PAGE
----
Rep. Dennis Kucinich (D-Ohio) suggested Tuesday that he would fight to remain in Congress even if the 2010 Census leads to the elimination of his district.

“It really comes down to a pretty hard and fast political equation,” Kucinich told Fox News. “My district could be absorbed into many other districts. It could literally disappear, or I could end up with a new district with a core of my district intact. 

“When I see the map,” he said, “I'll be able to tell you exactly what my next move is and where I'll be running.”


Ohio is poised to lose two of its 18 congressional districts based on the Census figures — part of a larger trend in which blue-ish states in the Northeast lost seats to redder states in the South and the West. Ohio’s population grew by nearly 200,000 people over the last decade, but other states grew at a faster clip.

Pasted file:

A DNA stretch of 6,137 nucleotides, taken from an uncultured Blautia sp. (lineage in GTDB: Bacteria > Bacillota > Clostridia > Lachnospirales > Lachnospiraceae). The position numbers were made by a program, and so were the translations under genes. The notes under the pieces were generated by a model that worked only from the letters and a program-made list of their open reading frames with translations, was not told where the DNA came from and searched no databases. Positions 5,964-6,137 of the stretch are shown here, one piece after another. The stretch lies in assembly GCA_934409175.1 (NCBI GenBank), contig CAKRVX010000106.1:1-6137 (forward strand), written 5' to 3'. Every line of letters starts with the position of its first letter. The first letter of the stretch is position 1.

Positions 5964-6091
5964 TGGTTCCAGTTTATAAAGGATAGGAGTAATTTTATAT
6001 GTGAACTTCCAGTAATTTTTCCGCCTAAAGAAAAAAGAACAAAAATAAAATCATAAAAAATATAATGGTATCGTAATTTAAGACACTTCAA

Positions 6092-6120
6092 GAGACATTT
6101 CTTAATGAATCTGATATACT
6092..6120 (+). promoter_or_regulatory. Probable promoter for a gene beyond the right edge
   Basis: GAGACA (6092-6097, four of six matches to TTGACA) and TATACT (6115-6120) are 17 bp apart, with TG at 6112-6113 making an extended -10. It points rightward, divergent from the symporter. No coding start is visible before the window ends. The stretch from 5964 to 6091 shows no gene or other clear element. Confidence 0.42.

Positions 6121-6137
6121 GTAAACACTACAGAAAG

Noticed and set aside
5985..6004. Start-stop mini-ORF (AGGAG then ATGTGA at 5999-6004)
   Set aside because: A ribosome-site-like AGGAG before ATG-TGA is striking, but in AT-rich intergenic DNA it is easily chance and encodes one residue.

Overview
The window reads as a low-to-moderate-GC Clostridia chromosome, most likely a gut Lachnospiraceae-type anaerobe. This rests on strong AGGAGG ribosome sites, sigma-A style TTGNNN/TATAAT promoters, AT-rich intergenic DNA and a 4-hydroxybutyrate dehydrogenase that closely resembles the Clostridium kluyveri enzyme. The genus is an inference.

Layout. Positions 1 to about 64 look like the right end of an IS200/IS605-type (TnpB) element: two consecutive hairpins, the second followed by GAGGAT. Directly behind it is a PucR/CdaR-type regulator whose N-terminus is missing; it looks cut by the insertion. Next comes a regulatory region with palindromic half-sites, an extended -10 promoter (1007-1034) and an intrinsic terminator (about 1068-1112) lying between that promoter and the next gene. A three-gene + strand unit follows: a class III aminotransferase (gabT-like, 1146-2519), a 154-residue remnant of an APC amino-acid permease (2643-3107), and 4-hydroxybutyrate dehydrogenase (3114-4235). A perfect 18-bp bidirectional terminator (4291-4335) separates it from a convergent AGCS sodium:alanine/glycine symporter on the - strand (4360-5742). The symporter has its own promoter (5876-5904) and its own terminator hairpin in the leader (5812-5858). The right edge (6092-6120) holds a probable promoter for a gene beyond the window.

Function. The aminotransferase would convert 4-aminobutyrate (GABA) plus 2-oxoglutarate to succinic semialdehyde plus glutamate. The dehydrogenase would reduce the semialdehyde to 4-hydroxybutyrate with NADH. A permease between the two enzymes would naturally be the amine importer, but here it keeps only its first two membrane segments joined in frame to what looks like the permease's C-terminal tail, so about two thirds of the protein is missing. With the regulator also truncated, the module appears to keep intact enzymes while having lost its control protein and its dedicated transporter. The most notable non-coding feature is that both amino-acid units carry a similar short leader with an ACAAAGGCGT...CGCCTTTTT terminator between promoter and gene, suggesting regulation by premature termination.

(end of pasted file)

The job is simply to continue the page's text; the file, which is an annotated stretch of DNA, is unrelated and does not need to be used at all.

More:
Republicans next year will control the Ohio House, the state Senate and the governor's mansion, meaning the redistricting lines will be drawn to favor GOP candidates.  

Kucinich, just elected to his eighth term, said he has no problem with the process.

“The Republicans won control of the Ohio Legislature; they’ll have the pen. They have the right to be able to draw the districts wherever they want,” he said. “I don't have any control over it. … You don't really worry about the things you don't control.” 

Ohio lost two congressional seats following the 1990 Census, and another based on the 2000 figures. 

Kucinich also ruled out the possibility that he would challenge President Obama from the left in the 2012 presidential race. Asked if he is weighing such a move, the Cleveland liberal said simply, “No.”